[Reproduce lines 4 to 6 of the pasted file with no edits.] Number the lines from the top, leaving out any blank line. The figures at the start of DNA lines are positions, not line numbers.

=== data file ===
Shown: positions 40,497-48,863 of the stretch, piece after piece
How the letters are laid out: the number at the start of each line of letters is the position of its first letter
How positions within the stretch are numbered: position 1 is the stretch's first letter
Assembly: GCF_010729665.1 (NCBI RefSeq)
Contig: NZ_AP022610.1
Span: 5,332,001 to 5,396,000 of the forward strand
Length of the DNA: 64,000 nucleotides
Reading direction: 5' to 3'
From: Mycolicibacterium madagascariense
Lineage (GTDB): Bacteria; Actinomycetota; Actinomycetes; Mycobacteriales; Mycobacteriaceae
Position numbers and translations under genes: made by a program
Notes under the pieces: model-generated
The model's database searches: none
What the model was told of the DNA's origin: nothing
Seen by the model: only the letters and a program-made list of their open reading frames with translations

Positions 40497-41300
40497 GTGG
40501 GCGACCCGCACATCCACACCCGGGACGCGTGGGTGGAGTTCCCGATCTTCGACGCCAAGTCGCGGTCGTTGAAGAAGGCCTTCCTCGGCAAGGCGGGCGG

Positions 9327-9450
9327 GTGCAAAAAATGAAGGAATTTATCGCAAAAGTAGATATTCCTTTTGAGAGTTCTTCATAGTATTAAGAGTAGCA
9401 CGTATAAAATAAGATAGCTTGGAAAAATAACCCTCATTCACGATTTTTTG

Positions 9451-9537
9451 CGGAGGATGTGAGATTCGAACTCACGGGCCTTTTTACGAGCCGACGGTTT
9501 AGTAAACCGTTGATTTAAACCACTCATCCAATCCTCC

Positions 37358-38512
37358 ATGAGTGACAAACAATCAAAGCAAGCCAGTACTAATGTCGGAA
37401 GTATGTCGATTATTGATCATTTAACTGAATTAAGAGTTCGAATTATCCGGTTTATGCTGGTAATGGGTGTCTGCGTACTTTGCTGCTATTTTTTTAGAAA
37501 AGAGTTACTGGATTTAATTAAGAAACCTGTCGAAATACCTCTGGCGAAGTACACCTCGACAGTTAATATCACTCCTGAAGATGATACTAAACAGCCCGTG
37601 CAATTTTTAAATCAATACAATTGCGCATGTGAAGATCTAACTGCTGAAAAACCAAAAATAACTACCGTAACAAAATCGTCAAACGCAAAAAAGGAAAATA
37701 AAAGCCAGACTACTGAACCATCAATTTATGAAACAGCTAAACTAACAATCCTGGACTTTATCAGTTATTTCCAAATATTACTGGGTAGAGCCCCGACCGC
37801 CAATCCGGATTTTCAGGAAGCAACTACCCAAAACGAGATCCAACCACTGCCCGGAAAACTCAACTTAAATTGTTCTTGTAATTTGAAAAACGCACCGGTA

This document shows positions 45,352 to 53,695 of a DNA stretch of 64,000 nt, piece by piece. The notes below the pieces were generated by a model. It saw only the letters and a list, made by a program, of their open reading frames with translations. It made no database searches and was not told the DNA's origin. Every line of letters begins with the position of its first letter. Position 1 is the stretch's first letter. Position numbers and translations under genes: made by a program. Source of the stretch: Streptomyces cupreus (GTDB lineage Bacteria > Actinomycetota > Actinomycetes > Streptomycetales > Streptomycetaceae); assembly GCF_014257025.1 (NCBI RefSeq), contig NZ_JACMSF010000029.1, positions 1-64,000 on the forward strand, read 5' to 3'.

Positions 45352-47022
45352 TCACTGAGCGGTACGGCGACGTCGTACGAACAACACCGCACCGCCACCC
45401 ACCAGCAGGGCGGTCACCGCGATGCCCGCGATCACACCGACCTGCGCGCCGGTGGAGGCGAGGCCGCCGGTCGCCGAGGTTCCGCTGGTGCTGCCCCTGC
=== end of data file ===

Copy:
Assembly: GCF_010729665.1 (NCBI RefSeq)
Contig: NZ_AP022610.1
Span: 5,332,001 to 5,396,000 of the forward strand